Australian property good investment? Part 2?Rental & affordability crisis

April 24th, 2007

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Today, continuing from our previous article, Australian property good investment??Part 1: how money printing distort the property market, we will look at how the current rental crisis developed.

Let us assume that the housing property market was initially at a state of equilibrium i.e. demand met supply at a particular price. As it always happen, any injection of excess liquidity (i.e. ?printing? of money, which resulted in an increase in money and credit) will eventually cause a distortion to the economy?inflation of prices. The question is, which asset class (e.g. stocks, bonds) or ?things? (e.g. consumer prices, wages) will bear the brunt of price inflation? As it happened, thanks to the Howard government?s loophole on negative gearing and concessions on capital gains tax, that excess liquidity flowed on to houses, which resulted in a price bubble.

With such artificially induced excess demand for housing, the property market fell into disequilibrium. With such rampant availability of easy credit, the demand increased at a given price. In economic jargon, it means that the demand ?curve? had shifted to the right. The outcome was a ?shortage? of houses, which prompted property developers to increase production to meet the ?demand? shortfall. As we can easily see from hindsight, the economy was not structured to cope with such artificially induced demand. Builders soon faced problems of land scarcity, lagging infrastructure, soaring labour cost and so on. This is what the Austrian School calls mal-investment of capital (our previous article, Australian property good investment??Part 1: how money printing distort the property market will lead you to further explanations on the concept of mal-investment).

As common sense tells us, asset prices cannot rise forever and ever. Eventually, the ever increasing amount of debt required to finance a price bubble will result in a debt burden so heavy that no more additional borrowings can be made. As such, the price inflation will sooner or later be halted. Next, came RBA?s interest rates rise, which forced many ?investors? into forced liquidation of their property ?investments? because the debt servicing burden of their ?investments? no longer make economic sense. Furthermore, if easy credit boosted demand artificially, what would happen if such easy credit got tightened? Well, easy come, easy goes.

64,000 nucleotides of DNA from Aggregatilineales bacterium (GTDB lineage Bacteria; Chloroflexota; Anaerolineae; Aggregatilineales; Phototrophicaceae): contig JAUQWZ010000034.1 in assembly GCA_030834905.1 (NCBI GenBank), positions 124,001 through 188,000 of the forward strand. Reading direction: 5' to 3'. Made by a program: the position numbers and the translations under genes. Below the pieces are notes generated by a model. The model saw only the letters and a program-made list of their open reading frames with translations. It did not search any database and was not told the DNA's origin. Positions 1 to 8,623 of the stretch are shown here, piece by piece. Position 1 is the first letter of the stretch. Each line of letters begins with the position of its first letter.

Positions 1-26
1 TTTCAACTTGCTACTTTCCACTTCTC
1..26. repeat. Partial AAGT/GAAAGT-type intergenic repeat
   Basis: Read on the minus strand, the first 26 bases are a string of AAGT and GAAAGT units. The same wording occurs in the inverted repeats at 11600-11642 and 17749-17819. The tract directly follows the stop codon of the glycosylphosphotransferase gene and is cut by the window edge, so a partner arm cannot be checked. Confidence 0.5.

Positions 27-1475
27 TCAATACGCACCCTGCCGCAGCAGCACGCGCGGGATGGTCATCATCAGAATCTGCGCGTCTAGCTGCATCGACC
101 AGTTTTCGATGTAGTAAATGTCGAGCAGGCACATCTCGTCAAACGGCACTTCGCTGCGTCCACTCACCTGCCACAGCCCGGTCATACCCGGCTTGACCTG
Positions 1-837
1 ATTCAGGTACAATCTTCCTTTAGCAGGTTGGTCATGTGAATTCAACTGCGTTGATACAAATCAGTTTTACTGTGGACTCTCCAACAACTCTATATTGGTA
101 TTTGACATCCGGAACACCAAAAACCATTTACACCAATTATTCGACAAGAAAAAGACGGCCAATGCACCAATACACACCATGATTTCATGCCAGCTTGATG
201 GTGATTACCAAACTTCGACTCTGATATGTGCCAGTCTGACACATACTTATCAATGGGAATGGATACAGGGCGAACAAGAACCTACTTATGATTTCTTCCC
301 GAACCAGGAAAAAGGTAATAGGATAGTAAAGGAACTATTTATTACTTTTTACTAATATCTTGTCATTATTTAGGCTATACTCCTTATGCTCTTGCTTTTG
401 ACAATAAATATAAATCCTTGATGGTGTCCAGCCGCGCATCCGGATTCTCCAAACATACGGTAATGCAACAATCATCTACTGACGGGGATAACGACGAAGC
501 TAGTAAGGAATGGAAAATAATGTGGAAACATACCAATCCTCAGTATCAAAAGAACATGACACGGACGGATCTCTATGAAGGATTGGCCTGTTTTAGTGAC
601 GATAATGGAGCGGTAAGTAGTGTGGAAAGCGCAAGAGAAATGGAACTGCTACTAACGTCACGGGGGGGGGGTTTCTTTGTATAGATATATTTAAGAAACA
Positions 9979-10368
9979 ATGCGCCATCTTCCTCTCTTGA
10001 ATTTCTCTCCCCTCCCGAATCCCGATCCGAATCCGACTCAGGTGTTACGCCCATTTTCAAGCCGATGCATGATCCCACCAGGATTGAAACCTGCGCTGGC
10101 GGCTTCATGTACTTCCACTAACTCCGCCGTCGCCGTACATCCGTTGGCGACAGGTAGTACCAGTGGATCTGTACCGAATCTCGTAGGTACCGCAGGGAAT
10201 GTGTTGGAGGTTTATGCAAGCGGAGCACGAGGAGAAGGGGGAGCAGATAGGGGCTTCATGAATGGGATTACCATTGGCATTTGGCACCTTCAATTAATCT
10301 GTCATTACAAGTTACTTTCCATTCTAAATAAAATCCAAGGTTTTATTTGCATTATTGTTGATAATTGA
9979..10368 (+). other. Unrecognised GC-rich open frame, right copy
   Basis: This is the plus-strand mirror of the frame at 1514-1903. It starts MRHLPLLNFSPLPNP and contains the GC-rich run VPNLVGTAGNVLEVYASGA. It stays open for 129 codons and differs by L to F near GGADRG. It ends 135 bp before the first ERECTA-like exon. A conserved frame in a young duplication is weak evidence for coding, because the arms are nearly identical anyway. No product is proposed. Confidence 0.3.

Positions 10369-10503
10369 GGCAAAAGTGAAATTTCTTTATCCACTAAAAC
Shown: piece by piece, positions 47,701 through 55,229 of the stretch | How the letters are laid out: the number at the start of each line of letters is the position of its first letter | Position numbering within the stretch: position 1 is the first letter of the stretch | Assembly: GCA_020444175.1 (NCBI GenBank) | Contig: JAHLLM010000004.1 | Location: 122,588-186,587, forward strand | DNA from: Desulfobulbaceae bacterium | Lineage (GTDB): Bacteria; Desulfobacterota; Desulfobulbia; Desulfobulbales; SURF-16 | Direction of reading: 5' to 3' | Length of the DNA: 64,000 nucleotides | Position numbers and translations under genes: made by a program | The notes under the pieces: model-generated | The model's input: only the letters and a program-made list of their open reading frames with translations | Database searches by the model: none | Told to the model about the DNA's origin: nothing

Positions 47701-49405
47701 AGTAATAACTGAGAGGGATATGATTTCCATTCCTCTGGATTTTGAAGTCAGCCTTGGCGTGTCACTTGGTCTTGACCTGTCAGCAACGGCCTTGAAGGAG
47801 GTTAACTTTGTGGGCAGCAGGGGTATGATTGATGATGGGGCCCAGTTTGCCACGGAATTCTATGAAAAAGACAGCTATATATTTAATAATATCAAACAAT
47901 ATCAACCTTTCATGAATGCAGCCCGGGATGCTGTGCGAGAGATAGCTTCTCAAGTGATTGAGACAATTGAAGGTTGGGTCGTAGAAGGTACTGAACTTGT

To give you an appreciation how the reality meets this theory of ours, we will relate to you a real story. One of our friends was in the property development businesses during the boom years. Recently, he pulled out of this business as he found it harder and harder to make money as margins were squeezed to the point that his business was no longer profitable. As our above analysis had shown, with falling demand (which was artificially induced in the first place) and rising cost, margins will have to fall.

So, how does all these relate to the housing affordability and rental crisis? The former is easy to understand?easy money caused property prices to be so high that many people were priced out of the market. The latter is what we will concentrate on today. First, we will state the obvious?the current rental crisis tells us that the demand for rental properties is getting tight relative to its supply. From this, we will then look at the supply side followed by the demand side of the problem.

Now, let us look at the supply side of this issue. As we all know, the building industry is in a recession. As a result, from what we can learn from the mainstream media, not enough are being built to supply enough rental properties to a market with growing demand. As expected, the ?solution? that is often mentioned by them is to build more housing. The only way for this to happen is to entice ?investors? back in to the market, in the hope of revitalising the building industry through higher property prices, which will result in a restoration of ?healthy? profit margins. Obviously, guess who will benefit from this ?solution??

Now, let us look at the demand side of this issue. We can see the demand for rental properties in the market as a pool of rent seekers. Every year, there will be some people entering the pool and some leaving the pool. Those entering the pool may include young adults leaving home, people leaving shared accommodation, couples divorcing, newly arrived migrants and so on. Those leaving the pool may include people passing away, couples getting married and people leaving the rental market by buying their own property. Lately, the pool is getting bigger and bigger. Why? We suspect one of the major contributing factors is the housing affordability problem, especially for young people. Because housing is largely unaffordable to a large segment of society, it serves as an impediment for them to leave the rental market through the acquirement of their own property. If they cannot leave the rental pool, it can only lead the pool getting larger as more and more people enters the pool.

In view of all these, we doubt higher property prices and more ‘investments’ are the solutions to the current affordability and rental crisis. It will only exacerbate the problem for Australians in the long run. In the next article, we will evaluate on the merits of property investments. Keep in tune!